Jane Gerhardt, a Worcester resident, is mourning the loss of her beloved 12-year-old cockapoo, Cooper, after he was attacked and killed by her neighbor's German shepherd. The neighbor is an officer with the Worcester Police Department, which has raised concerns for Gerhardt over whether the city will enforce its policy on dangerous pets.
According to Gerhardt, she had taken Cooper on the same walk they had gone on for years when the attack occurred. Cooper was leashed when the German shepherd, which had escaped through a broken fence, grabbed him and threw him down, causing severe injuries.
Gerhardt described the attack as "unbelievable, horrific, traumatic," and despite being alive after the attack, Cooper's injuries were too severe, and he had to be put down.
The Worcester Police Department confirmed that the dog's owner is a police officer and that the fence through which the dog escaped had been repaired. The city stated that the German shepherd involved did not have a history with animal control, and the dog was quarantined and required to wear a muzzle when out for walks.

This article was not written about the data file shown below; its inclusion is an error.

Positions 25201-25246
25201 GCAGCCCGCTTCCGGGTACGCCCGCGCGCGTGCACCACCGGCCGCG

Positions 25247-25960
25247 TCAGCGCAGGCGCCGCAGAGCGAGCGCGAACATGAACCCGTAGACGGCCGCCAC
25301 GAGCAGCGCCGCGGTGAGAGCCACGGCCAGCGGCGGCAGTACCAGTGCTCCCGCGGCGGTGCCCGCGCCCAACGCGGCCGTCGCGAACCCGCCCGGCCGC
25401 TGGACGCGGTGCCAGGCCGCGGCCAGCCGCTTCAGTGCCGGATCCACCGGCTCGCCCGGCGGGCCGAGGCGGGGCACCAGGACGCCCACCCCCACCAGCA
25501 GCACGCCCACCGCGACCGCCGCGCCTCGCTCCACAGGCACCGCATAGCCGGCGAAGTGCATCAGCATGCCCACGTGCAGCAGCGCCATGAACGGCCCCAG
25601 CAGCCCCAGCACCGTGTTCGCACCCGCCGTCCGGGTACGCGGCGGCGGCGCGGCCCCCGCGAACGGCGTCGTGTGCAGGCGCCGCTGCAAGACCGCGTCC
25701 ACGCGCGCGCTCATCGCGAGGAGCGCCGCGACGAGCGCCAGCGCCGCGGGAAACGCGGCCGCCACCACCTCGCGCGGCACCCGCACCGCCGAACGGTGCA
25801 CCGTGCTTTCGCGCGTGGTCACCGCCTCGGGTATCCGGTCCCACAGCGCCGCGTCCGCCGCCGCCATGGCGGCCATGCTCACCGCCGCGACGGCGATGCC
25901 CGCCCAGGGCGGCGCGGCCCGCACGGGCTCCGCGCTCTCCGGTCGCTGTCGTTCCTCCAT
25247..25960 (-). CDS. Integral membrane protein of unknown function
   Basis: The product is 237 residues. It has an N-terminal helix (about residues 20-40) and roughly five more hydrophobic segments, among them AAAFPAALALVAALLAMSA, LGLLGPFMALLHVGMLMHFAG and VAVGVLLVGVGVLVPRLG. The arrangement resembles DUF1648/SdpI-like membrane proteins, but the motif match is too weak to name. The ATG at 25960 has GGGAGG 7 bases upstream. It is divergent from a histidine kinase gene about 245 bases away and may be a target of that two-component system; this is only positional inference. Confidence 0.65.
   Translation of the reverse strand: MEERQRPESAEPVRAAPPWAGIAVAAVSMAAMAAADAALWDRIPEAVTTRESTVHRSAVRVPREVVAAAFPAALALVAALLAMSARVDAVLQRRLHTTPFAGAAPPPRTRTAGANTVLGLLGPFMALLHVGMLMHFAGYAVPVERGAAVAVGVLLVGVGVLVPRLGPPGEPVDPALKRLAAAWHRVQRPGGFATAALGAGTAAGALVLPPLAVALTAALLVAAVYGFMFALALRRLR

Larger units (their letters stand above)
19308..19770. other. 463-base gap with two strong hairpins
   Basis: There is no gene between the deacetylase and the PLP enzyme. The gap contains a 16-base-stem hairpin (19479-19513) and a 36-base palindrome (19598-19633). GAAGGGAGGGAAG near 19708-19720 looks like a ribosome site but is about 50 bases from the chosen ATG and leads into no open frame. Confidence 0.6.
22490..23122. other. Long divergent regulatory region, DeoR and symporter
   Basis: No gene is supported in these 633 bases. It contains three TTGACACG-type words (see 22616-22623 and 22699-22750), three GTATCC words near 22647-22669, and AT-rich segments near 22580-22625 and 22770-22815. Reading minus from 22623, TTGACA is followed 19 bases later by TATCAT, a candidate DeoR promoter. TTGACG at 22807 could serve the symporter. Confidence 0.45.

Gerhardt has expressed her desire for the dog to be removed from the city limits but not put down. However, her main concern is whether the city will enforce its policy on dangerous pets, especially given that the dog's owner is a police officer.
The incident has raised questions about the effectiveness of the city's policy on dangerous pets and whether it is being adequately enforced. While the dog involved did not have a history with animal control, the attack on Cooper raises concerns about the potential danger posed by dogs in the community and the importance of ensuring that all pet owners take adequate precautions to prevent such incidents from occurring.
Gerhardt's story is a tragic reminder of the devastating impact that a dangerous pet can have on a community, and it highlights the need for cities to have robust policies in place to protect residents and their pets from harm. It also serves as a call to action for pet owners to take responsibility for their pets' actions and take all necessary precautions to ensure the safety of others.
The Worcester Police Department and the city have yet to respond to Gerhardt's concerns, but the incident has sparked a broader conversation about the importance of enforcing policies on dangerous pets to prevent similar tragedies from occurring in the future.